The album is split into two distinct sections. The first is comprised of the initial three tracks: “So Far Away”, “Money for Nothing”, and “Walk of Life”. The singles, the lifeblood of drive-time for the past twenty years. These songs sound big. I’ve taken critical bumps on here before for my love of “Walk of Life”, but devoid of its sports blooper video, it reveals itself to be the Straits’ one concession to the 80s, to the idea that music may have changed since the blues had a son and they called it rock and roll: keyboards. And lots of them, the song splayed on what sounds like basketball organs whilst Knopfler holds it down on the rhythm side of things. As for the video itself, as far as cynical attempts at breaking the US market go, it definitely beats shaking your tits in a N*E*R*D* video whilst nobody acknowledges that you’re actually a musician. “So Far Away” is entirely Knopfler’s baby. There may be other things going on with that track other than his pub-rock Dylan vocals and those noises that he’s just pulled out of his mix bag of “Advanced Level” guitar tricks, but I can’t hear it. And those tricks. Those noises. I honestly don’t know what they are. Harmonics? It’s like conjuring tricks: when you know exactly how they’re done, they just lose all of their interest. I’d rather be kept in the dark and permanently amazed at how he’s getting those sounds out of the same instrument used by Maroon 5.

There’s also this little song called “Money for Nothing”. You know all about it. This is how all songs should be, the foreplay followed by the gush. The idea that Sting died when The Police split up to be replaced, Macca style, by an impostor is given credence here when the ghost of the original Gordon Sumner turns up and sings that ethereal “I want my MTV…” refrain whilst… what is that going on in the background? It sounds like a spaceship landing. You would not believe how many 90s house tracks tried and failed to replicate the feel of this. Building slowly up and up and up, like slow motion, you can feel every vibration. Drums. This is a muso’s wet dream. Guitars. Lights would be shining on stage now. And then at 1:36, 96 seconds before they even start the song, and it starts… “Dur-dur-dur-de-dur-dur-dur-dur, duhhrr-der-der-der-der-der-der-duh-der”. It’s as close to a money shot as music has every come, that one big release, the sensations that this song can bring out in the open minded are the exact same sensations every DJ has tried to inspire in the human soul since day one. Of course there are lyrics. The lyrics aren’t very good. The legions who criticise the Straits for being archaic nonsense are missing the entire point. Dire Straits are actually more of today than nearly any of their contemporaries, because they’re about the actual construction of the song, the jigsaw of sound. In an era where we’ve surrendered our pop stars to the producer, Dire Straits were already laid down on the altar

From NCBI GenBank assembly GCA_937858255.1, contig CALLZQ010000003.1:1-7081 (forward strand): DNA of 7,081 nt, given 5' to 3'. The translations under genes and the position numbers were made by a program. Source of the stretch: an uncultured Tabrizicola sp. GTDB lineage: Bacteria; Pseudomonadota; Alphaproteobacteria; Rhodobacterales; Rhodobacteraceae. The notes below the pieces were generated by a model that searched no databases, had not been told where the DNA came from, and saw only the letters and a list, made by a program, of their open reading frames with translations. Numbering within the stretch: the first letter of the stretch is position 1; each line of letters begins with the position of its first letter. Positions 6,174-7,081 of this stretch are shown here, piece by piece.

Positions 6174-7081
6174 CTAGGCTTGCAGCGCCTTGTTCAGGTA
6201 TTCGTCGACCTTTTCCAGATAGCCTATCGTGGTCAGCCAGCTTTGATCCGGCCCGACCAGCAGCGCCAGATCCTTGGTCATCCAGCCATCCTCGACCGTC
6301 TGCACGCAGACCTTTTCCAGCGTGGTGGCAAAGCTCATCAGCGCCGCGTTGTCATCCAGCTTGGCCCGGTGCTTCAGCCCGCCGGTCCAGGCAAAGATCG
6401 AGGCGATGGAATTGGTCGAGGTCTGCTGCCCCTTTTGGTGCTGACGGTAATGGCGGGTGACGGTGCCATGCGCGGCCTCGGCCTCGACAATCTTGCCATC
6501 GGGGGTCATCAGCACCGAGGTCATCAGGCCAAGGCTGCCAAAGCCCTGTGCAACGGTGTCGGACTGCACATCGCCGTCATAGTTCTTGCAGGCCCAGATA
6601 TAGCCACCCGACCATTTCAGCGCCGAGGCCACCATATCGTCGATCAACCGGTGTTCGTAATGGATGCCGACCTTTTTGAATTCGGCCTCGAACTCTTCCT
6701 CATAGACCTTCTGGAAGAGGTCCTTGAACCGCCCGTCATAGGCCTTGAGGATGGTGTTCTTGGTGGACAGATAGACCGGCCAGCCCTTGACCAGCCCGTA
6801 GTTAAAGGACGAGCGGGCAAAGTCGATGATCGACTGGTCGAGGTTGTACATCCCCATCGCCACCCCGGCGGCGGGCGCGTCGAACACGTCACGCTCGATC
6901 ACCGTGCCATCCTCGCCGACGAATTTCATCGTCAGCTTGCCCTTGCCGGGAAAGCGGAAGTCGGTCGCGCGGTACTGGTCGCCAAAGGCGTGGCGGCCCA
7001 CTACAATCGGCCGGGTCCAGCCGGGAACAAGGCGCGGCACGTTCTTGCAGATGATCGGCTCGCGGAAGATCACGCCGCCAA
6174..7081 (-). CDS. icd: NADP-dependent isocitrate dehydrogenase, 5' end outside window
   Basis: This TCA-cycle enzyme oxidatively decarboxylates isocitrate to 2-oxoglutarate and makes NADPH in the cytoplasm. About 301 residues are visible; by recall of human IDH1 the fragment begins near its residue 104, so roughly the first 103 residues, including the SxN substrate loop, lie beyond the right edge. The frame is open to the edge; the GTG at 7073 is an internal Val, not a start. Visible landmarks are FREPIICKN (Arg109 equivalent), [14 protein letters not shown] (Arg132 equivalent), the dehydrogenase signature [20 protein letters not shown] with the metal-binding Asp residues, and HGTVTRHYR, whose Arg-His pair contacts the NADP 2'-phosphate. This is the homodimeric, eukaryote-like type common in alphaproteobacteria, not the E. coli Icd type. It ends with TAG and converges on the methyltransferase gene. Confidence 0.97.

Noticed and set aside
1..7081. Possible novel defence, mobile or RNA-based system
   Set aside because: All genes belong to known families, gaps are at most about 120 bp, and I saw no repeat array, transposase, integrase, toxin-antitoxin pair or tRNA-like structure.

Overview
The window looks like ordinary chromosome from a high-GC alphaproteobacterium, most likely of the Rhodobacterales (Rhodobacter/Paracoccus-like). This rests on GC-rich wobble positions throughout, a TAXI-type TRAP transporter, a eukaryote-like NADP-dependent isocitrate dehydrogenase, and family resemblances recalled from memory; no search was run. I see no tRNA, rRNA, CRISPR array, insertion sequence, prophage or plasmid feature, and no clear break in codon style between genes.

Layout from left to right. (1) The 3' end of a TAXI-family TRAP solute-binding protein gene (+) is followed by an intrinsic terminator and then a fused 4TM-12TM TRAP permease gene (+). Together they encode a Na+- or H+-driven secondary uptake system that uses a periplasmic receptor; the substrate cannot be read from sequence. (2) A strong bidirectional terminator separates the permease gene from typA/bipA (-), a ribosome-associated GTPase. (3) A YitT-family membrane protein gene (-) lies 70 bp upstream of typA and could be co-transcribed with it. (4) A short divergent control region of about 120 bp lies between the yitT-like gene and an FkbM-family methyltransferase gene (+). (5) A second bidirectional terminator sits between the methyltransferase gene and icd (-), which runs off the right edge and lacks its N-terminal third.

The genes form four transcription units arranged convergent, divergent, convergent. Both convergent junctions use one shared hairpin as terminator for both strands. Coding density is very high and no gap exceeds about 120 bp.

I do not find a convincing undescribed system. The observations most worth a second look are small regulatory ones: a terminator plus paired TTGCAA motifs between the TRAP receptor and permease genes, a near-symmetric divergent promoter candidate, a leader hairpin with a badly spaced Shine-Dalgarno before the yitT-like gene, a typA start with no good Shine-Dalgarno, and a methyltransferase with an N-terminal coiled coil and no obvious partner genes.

Dire Straits songs come in two flavours: anthems and album closers. They end with six album closers here—melding a huge mass of blues, jazz, Chet Atkins, and whatever else Knopfler considered to be “real music” at the time. There’s the sax solo in “Your Latest Trick” where it feels like the saxophonist is actually pulling his own heart out whilst he plays. There’s the mid-period Springsteenisms of “The Man’s Too Strong”. The corrupt lullaby of “Why Worry”. (Track titles are unimportant, of course.) And all of it is great—removed of the baggage of acceptability, you can simply accept them as craftsmen. When punk died, it’s not quite clear if Mark Knopfler pulled the trigger, but he definitely didn’t have an alibi for the time.

So, having put together the third biggest selling album in UK history, and an album that stands up to any critical yardstick you place against it, why isn’t it down on the list? For an album so intrinsically tied to the 80s, it doesn’t present that clown-face that the cultural historians want from the era. Dire Straits were their own unique brand of oddness, simply by being conventional and ordinary in a decade where all around them people were too busy trying to break boundaries. Dire Straits won’t break anything, except maybe your heart if you listen close enough. Brothers In Arms is the last great work by dead white guys. So the next time Thomas loads up “There’s Something Going On In Your Soul” and “She’s Got That Vibe”, I’ll remember to nudge him to close on “Money For Nothing”. Still don’t fit in, still unbothered by the fact.



By: Dom Passantino
Published on: 2004-11-16